3 steps to creating a reseeding plan to improve grassland

Only two to three percent of grassland in the UK is reseeded. Debbie James looks whether more UK farmers should consider renewing pasture.

Farmers should be thinking about reseeding unproductive grassland in order to boost grass yield, energy, protein and sugar content and introduce new varieties, says independent grassland specialist Chris Duller.

Mr Duller is an advocate of spring cultivation and urges farmers to formulate a reseeding policy for this year.

See also: Target fertiliser use on grassland for maximum yields

He says a spring reseed would have less impact on grazing than an autumn reseed because farmers can afford to have fields out of production when they are not short of grazing elsewhere.

When to reseed

“My advice is to get the cultivation done in April and the seeds sown in May. When a field gets established in May there is also an opportunity to deal with weeds before they get established,” says Mr Duller.

“A lot of farmers play on the cautious side and delay reseeding until they have taken a first cut of silage, but that is false economy. They are sacrificing the extra production they would get if the seed was planted earlier.”

Typically poor performing fields will only yield an average of 8t DM/ha at 10.6ME compared to 10t DM/ha at 12ME from a ley in good condition.

The yield from a poor performing ley will cost 10p/kg DM to graze and 17p/kg DM to make silage from compared to 6.5p/kg DM for grazing a ley in good condition and 12p/kg DM for silage.

Reseeding policy

Charlie Morgan, of independent grassland consultancy GrassMaster, says every farmer should have a reseeding policy.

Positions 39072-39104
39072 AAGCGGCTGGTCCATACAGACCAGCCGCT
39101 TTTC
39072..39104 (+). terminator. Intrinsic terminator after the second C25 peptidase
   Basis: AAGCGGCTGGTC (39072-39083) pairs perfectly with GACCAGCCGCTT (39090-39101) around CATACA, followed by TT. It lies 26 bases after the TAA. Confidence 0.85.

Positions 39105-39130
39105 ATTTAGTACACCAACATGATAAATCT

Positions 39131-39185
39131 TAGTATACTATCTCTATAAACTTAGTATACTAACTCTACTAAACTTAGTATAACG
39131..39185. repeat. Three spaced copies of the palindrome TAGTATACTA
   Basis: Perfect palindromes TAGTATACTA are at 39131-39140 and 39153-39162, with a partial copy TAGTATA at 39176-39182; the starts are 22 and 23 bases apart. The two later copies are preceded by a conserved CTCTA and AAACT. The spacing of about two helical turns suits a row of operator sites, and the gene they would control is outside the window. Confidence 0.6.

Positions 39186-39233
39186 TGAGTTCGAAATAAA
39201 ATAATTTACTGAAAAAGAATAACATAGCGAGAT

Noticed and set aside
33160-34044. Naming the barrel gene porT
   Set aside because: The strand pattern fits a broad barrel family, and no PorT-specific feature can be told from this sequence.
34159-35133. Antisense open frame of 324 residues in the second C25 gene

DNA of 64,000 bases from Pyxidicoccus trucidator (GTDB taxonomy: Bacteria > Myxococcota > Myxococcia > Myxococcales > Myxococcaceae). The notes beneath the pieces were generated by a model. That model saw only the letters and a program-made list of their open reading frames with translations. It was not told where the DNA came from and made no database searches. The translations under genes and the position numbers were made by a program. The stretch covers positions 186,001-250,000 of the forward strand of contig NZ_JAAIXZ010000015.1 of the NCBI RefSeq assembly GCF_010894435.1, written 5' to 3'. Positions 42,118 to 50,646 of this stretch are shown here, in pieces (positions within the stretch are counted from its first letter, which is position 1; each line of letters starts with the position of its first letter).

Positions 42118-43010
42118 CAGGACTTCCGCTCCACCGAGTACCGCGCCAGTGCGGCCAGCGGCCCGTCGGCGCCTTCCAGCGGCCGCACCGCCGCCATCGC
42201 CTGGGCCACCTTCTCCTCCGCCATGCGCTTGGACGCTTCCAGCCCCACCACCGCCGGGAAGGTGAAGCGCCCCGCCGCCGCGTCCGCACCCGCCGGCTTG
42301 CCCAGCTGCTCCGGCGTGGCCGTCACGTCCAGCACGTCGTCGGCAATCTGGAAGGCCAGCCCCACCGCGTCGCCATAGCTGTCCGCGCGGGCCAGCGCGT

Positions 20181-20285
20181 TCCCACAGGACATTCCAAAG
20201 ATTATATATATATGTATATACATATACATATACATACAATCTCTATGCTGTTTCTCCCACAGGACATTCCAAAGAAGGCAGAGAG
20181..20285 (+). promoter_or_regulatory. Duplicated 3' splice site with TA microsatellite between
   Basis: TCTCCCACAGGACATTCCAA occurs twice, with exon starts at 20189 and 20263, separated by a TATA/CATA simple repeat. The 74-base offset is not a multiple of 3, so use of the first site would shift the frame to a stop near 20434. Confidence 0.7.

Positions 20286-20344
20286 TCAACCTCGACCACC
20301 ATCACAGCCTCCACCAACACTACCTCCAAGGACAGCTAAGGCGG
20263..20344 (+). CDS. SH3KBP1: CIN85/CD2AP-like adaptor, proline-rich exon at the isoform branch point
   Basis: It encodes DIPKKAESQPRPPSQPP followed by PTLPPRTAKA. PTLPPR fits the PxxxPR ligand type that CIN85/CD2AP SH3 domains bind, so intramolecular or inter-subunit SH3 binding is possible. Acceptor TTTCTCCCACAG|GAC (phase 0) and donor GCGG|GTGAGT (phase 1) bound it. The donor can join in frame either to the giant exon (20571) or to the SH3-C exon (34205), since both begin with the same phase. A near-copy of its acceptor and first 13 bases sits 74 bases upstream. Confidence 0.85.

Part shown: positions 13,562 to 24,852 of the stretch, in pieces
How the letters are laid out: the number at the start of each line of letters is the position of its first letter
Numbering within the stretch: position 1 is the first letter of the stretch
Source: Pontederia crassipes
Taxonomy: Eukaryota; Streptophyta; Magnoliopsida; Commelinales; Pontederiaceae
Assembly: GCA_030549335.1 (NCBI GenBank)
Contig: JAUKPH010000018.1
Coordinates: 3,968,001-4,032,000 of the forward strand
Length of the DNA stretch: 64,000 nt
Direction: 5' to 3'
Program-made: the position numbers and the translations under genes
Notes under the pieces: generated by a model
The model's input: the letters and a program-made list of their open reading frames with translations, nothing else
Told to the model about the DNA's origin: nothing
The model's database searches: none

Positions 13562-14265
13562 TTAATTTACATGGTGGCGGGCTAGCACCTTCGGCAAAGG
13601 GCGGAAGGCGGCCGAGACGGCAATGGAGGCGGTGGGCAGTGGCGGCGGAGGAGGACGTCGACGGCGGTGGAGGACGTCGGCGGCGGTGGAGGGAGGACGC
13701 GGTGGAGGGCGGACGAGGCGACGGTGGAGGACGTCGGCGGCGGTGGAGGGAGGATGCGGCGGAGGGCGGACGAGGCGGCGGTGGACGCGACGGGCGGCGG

Although the UK average is much lower, he says the best farmers are reseeding every five to eight years, depending on their system and livestock numbers.

Those that don’t are failing to profit from the genetic potential of modern grass varieties.

“Livestock genetics have been developed to suit modern systems and grass seed breeders are doing the same thing,” Mr Morgan explains.

“Varieties developed over the last 20 years have increased yields by one to two percent year on year, so if a field hasn’t been reseeded for 10 years the yield disadvantage could be between 10-20%.

“Modern varieties are also extending yields on the shoulders of the season so a reseed can have a longer grazing period.”

See also: FYM benefits reseed

Step 1: Identify fields for reseeding

Identifying which fields need reseeding is the first step. Many reseeds are done on a diary basis but this is the wrong approach, advises Mr Duller (pictured below).

“Farmers might take the approach that if a field hasn’t been reseeded for 10 years then it needs ploughing, but the chances are that either it doesn’t or it needed doing four or five years ago.

Chris Duller